In answer to that unspoken question, I’m here because we as writers have a transcendent right to sell our work, to share it with those who want it or need it, to bring light to the abysmal darkness which is the human experience with the products of our minds. With that right comes an overriding responsibility to defend that right not only for ourselves and our readers but for all artists, all consumers, all mankind everywhere. It is my sincere hope that this message will inspire you to act, to spread this message and those like it to all those lovers of art in its myriad forms such that we may continue to show the corporate puppeteers who dream themselves our overlords that we will not and cannot stand idly by while they enforce themselves on those who seek freedom.

The contact information for Mastercard may be found on their website below:

If you have any more information on this issue, better contact information for Mastercard, petitions or open letters to sign, or even if you just want someone to rant to about all of this, by all means email me.

03 April 2012

Derivative Bullshit, Emphasis on the Bullshit; Or, Why Horrible Things Can Still Be Art

Image Source: www.collider.com

This is Not a Review… mostly. But in order to make my point I’m going to have to do a little reviewing. If you are a NaRB purist, I will understand if you choose to wait until next Tuesday to find another Not Review. Today’s book is not a good book. It’s barely a decent book. In fact, it perpetuates the single worst trend in the modern era. I’m talking about Pride and Prejudice and Zombies by Seth Grahame-Smith. What it is, however, apart from a shit Popsicle, is an object lesson in the power of derivative works.

For those of you who don’t read things written in the past 50 years, and who could blame you, Pride and Prejudice and Zombies is Austen’s Pride and Prejudice except with… zombies. Now, those of you who have followed my work closely already know that I consider zombies the single worst fantasy/sci-fi monster in the entire world. In fact, I’m going to go on record, at hazard of reputation, as saying that never at any time in the past, present, or future has there been or will there be a worse monster than the zombie, or indeed a worse character of any kind. They’re boring, pointless, not scary in any way, and have no legitimate message to convey whatsoever.

However, they are emblematic of all that’s wrong with modern fiction; to wit, idiotic pandering to a demographic which, in a just world, wouldn’t exist in the first place, a demographic which a cursory genealogical study would demonstrate serves only to drag down the human race into a festering cesspool of incest and genetic degredation, a demographic which is so utterly without merit that its survival instinct has been subverted by the perverse desire to be cannibalized by the resurrected corpses of its betters, nature having turned against her own in sheer madness at the consistent failure of evolution which marks their reproduction. Yet the fact remains that in doing so it accomplishes something that very little else has. By juxtaposing the Victorian culture espoused so beautifully (if interminably) by Miss Austen with the far more modern (Don’t link me to zombie texts from the 1800s that wasn’t the same and you fucking know it) concept of zombies and pseudo-Eastern martial arts, and continuing to explore the themes of womanhood and feminism as Austen herself did only taken much further in accordance with modern concepts of them, Grahame-Smith created a true work of art. It demonstrates the shifts in society, both positive and negative, setting the beauty of history alongside the freedom of modernity and standing back with its arms crossed daring anyone to see past its façade of childishness to the artistic core within.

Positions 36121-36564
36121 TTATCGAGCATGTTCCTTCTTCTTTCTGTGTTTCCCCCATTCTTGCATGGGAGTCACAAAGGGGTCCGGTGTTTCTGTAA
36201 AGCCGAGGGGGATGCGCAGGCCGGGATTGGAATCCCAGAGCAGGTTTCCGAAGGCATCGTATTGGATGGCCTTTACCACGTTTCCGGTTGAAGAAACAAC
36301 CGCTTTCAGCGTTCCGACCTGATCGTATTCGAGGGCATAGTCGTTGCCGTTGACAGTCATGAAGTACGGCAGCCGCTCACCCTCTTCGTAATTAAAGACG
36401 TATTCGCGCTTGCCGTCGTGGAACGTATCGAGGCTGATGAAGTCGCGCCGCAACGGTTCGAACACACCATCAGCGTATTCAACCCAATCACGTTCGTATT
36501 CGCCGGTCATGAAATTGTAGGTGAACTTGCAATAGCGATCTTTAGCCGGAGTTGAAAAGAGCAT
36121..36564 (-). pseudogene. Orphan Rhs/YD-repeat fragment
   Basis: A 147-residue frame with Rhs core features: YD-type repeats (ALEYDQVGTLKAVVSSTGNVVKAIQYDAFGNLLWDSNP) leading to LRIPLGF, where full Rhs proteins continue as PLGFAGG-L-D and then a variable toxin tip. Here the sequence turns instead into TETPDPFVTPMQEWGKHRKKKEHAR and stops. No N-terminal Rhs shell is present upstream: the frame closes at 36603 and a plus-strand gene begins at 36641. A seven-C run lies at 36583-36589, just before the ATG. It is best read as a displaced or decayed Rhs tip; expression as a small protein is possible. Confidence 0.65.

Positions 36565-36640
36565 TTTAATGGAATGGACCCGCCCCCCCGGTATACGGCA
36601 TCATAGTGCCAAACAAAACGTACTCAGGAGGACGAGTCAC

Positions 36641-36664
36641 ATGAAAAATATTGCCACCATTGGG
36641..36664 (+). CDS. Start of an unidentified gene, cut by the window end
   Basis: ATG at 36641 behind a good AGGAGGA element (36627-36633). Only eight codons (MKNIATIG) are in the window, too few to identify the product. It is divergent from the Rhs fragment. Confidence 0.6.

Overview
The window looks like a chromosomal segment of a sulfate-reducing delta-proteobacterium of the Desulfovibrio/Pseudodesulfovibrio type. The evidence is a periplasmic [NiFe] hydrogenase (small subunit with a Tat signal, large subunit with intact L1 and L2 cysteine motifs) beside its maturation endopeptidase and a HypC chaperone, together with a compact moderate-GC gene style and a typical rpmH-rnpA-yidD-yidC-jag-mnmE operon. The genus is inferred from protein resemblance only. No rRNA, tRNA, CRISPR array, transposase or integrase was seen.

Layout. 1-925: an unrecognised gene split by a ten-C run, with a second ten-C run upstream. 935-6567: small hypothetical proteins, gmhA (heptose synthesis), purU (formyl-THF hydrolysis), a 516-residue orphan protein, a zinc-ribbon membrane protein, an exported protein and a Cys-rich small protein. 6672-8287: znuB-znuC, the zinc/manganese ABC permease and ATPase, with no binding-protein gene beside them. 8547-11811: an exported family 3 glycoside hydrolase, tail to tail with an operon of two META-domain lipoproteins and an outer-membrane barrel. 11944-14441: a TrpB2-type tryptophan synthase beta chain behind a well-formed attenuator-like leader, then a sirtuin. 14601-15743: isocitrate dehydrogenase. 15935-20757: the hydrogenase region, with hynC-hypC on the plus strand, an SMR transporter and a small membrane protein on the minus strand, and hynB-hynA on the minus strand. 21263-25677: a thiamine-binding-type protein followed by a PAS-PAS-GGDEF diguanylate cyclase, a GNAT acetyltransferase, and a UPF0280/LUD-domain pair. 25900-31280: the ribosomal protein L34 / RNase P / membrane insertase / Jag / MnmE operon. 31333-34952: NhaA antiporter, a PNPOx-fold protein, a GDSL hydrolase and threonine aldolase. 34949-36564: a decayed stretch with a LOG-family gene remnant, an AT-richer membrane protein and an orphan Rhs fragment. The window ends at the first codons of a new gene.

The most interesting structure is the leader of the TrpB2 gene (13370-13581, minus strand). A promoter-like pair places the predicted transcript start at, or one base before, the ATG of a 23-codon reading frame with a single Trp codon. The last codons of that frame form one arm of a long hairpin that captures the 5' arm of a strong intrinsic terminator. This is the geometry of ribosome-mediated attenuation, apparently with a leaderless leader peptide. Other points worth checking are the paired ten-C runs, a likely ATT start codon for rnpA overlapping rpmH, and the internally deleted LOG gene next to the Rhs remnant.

This teaches us two things. The first is that allowing derivative works has a tremendous potential to advance art without undermining the original (after all, I seriously doubt people have quit buying Pride and Prejudice in favor of Seth Grahame-Smith’s fetid tome). This leads us to a copyright debate which I won’t launch into except to say that there is a difference between allowing someone else to create something new from the work of a dead author and allowing anyone to publish the work of whomever because fuck people who want to make money off their work.

The second is that a book doesn’t have to be good to be art. It doesn’t have to be enjoyable or well-written, it merely has to convey a message beyond the obvious, and Pride and Prejudice and Zombies does so in stunning(ly shitty) fashion.

27 March 2012

The Only Way to be Remembered is to Piss Off Everyone; Or, How to Win Fame and Alienate People

This week’s book is The Fountainhead by Ayn Rand. The same Ayn Rand who is so well-known in the US that I’d rather assumed the rest of the English-speaking world would be aware of her as well, but whose work seems not to have made the jump into the socialistic murder-pit that is Peninsula of Peninsulas. Even the Czechs I asked, largely literary and capitally capitalist, were unaware. I have never felt so ethnocentric in my entire life. The sensation was so overpowering, so all-encompassing that I came dangerously close to experiencing an emotion. For those of you who are not familiar with the book, it is best known for two things. The one we’re going to talk about is the philosophy of Objectivism, essentially the idea that the market will handle all needs whatsoever provided that there is an incorruptible government which can enforce contracts, protect IP, and so forth. And no, I’m not going to talk about the other thing it’s known for. You know… that scene. Feel free to argue it in the comments, if you like, but I’m here for something else.